No person is capable of perfectly articulating Virginia Woolf’s opinions on certain matters. However, through the observation of her works one might be able to gather her thoughts and form a more accurate description of her ideals. A Room of One’s Own contains Woolf’s ideals dealing with women in the arts, especially those associated with liberal arts. In this piece Woolf always describes a lack of strong women writers for her research but does name a few she deems worthy. It seems odd that Woolf would overlook Germaine de Stael while researching women with literary talent.
Cathy and Hareton’s relationship represents a compromise of sorts for Bronte, a socially acceptable love that’s nevertheless not as deeply felt as Heathcliff’s and Catherine’s. This argument is supported by Bronte’s own biography and by the novel’s ending, which many fail to decrypt correctly. Bronte advocated for passion – a depth of commitment to another – over compromise, which is a theme presented in the novel Wuthering Heights. As readers, we cannot help but question whether certain novels mirror the lives of their authors. Even though much is unknown about Emily Bronte we can unravel the mysteries surrounding her life with her novel, Wuthering Heights.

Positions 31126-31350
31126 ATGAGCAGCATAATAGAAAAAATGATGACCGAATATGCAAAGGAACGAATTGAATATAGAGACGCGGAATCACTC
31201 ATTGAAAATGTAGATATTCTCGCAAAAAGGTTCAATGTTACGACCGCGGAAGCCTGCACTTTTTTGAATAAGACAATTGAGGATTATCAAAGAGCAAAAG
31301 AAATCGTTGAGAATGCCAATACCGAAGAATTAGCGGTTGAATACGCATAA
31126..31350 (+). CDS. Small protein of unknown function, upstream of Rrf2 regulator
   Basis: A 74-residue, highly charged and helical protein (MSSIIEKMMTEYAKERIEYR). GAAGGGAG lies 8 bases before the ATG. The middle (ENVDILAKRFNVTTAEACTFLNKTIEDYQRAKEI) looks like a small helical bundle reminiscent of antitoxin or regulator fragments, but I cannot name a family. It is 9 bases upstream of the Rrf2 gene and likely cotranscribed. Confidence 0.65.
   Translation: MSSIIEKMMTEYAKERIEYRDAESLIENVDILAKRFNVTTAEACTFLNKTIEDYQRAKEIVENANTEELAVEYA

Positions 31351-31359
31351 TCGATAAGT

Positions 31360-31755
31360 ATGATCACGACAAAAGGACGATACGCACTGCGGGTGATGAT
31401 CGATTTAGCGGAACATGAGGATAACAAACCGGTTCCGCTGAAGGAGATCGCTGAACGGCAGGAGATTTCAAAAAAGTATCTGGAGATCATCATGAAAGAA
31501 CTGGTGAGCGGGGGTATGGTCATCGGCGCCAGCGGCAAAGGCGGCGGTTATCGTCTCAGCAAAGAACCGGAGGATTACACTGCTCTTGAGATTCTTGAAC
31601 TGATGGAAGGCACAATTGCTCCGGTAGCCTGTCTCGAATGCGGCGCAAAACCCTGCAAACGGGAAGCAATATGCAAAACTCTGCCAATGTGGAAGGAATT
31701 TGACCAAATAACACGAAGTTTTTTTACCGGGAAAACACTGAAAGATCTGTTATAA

If Catherine was not in the novel, the discussion of literature may come across as unnecessary, and without the humor Austen places these discussions in, the concepts and ideas of literature might come across as preachy and would not stand out as ideal concepts that later mold Catherine’s growth as a character. Works Cited Austen, Jane, and Marilyn Butler. Northanger Abbey. London: Penguin, 2003. Print.
In a generation where movies are more convenient than books, people don't commonly know book characters anymore. Figure out what you have to learn from these notable fictional book characters, and see if they have the power to convince you to read more about them after. Augustus Waters (The Fault in Our Stars by John Green) will tell you to never be afraid of dying because it's an inevitable part and a consequence of breathin... ... middle of paper ... .... She's the imperfect heroine that will drive you insane but then you realize that at some point, you've pulled off an-Olivia Kaspen in your life which makes her character fair enough, real enough. The things we learn from the fictional characters ranges from being strong, never losing hope, being faithful, forgiveness, acceptance, falling in love, letting go, moving on and etcetera. It's what we've been reading, hearing, watching over the years and will not die even in the far future.